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It Happened One Weekend: Crane Guy Has All the Answers

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1) James Delayo, the Buildings Department crane inspector arrested on Friday for taking bribes and selling copies of a crane operators' exam, was released on his own recognizance after appearing in court. The charges against him include bribe-receiving and tampering with public records, both felonies that could carry seven year prison terms (and can we tack on some extra time for wearing a bandana as a belt?). The 26-year DOB veteran, who was promoted following the March 15 crane collapse that killed seven, allegedly took money in exchange for issuing licenses to Class C crane operators (smaller than the tower cranes that have been falling on the city) that worked for Nu-Way Crane Service in Copiague. Delayo has been suspended without pay. ['Top City Crane Inspector Accused of Taking Bribes'/NYT]

2) When the moneyed citizens of the Upper East Side aren't busy fighting churches, they turn their attention to those banners that the Department of Transportation hangs on lampposts to advertise things going on in New York. One staunch blue blood even refers to them as "dirty laundry." [The City/Gregory Beyer]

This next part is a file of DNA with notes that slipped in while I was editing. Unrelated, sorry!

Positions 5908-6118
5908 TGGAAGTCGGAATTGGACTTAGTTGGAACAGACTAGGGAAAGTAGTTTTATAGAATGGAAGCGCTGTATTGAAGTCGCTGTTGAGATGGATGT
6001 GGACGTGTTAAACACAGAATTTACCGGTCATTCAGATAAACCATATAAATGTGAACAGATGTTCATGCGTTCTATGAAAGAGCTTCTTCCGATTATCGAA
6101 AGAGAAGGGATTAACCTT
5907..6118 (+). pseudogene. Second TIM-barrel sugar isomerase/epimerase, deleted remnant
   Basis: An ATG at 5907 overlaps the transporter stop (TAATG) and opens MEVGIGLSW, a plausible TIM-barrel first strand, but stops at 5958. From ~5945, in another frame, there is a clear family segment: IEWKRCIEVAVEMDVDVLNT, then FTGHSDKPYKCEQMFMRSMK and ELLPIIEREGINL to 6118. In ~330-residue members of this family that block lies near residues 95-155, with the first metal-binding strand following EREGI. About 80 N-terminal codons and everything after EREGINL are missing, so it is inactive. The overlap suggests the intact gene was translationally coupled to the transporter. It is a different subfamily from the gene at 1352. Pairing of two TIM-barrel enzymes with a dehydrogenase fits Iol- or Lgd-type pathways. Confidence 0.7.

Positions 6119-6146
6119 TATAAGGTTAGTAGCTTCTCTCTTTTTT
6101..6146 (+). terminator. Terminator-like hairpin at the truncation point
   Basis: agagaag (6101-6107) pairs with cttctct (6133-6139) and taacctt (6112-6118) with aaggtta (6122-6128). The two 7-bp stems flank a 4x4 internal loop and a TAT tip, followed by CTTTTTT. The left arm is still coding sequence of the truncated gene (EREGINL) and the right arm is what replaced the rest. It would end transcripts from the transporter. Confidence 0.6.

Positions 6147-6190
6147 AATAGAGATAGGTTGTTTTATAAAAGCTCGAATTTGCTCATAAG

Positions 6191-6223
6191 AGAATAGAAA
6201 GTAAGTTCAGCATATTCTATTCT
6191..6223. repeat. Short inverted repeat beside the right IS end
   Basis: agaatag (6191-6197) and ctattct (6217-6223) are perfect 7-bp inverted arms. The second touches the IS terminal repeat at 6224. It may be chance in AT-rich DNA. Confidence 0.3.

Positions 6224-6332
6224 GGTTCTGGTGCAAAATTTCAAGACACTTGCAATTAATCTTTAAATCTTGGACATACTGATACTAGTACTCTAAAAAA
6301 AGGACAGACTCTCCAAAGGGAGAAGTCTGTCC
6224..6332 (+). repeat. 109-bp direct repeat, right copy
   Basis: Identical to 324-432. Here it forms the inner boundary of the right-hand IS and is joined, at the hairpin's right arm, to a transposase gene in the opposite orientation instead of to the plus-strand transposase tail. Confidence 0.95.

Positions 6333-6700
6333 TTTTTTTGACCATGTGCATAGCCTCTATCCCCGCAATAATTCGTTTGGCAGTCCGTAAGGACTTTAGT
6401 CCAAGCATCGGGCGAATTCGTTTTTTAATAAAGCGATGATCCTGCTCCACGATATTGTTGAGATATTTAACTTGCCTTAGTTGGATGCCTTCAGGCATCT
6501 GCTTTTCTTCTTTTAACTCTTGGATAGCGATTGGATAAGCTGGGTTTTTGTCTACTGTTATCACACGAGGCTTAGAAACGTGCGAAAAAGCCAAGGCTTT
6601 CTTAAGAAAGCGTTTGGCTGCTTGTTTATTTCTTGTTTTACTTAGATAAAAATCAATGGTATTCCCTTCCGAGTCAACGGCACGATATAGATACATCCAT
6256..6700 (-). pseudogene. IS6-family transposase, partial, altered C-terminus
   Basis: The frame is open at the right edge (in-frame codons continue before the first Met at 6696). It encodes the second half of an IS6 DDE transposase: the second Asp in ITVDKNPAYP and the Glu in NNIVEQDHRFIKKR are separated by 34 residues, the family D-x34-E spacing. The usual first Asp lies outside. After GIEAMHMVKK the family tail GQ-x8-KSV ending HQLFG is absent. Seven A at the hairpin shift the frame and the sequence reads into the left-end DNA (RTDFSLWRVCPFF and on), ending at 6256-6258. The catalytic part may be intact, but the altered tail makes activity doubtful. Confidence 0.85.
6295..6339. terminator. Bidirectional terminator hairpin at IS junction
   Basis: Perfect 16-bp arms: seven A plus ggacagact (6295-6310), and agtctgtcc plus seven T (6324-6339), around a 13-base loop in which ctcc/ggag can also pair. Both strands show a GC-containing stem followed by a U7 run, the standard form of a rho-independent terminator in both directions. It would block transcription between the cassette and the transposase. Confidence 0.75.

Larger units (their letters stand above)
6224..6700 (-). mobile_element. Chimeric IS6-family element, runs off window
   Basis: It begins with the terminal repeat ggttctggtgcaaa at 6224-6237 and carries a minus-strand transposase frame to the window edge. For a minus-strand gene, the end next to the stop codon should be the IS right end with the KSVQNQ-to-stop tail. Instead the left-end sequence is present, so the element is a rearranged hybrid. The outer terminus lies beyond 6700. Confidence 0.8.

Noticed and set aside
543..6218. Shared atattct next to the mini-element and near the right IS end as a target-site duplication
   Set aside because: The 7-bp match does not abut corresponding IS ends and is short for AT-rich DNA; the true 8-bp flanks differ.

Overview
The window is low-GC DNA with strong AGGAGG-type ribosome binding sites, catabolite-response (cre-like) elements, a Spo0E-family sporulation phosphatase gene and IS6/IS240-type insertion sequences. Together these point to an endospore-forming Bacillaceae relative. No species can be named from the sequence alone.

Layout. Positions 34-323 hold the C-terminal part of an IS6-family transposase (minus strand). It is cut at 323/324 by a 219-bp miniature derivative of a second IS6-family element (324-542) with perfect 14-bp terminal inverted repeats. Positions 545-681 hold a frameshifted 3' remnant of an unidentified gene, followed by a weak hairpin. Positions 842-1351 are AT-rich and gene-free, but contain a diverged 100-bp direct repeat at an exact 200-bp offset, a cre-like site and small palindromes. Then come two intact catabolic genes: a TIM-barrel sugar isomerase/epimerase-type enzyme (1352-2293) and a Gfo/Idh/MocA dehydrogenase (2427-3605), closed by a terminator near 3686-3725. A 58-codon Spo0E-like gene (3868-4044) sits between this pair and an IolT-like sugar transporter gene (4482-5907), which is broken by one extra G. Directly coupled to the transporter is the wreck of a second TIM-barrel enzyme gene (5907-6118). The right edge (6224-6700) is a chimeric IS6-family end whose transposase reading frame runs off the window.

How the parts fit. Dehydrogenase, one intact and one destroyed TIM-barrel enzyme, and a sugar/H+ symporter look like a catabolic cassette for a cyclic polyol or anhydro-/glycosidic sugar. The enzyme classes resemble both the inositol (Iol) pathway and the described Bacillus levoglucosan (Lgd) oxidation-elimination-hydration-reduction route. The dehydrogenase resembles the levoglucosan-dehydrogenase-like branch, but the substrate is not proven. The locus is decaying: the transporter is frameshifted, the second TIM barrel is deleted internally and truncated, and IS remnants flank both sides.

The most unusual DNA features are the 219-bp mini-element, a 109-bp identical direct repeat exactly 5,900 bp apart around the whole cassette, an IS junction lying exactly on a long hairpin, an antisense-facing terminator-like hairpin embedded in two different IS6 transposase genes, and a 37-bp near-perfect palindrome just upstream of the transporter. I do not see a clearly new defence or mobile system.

3) A graphic designer who grew up in Soho wants to move out of his parents' Broome Street loft, but his budget is $300,000. With not many places to turn, he opts for a studio on the Far West Side near the Lincoln Tunnel and West Side Rail Yards. It reminds him of the Soho of his youth, he says, and he digs the seediness and drug addicts. [The Hunt/Joyce Cohen]

4) Want to sell your apartment eventually? Then don't put any of your personality into it whatsoever. Yeesh, does anybody look at a home as a home anymore, and not just an investment? ['Start in Neutral'/Teri Karush Rogers]

5) The Times tries to dress up this piece on a Hunts Point strip club by labeling it an "urban study" and adding a pop culture hook (it's called BadaBing, a la The Sopranos), but it's still very very naughty. We'd love to see Gregory Beyer's expense report from that night. [The City/Gregory Beyer]

6) Sheepshead Bay's new gated community, called the Breakers, has locals pissed off because the developers have blocked-off access to the water (right). It turns out that the road is private property, so the community board is trying to enlist City Planning to find a way to thwart the developers. [The City/Alex Mindlin]

7) The Chinatown bus wars may come to an end, if the local police precinct gets its way and shuts down the Forsyth Street stop where the buses idle. Here's an article about the subject that's longer than a Fung Wah ride to Boston. [The City/Saki Knafo]

8) One of Manhattan's newest landmarks, the Calvert Vaux-designed fiery red-brick building at 307 East 12th Street in the East Village, has a very interesting history as a home for orphaned girls, and later as home to a quack. [Streetscapes/Christopher Gray]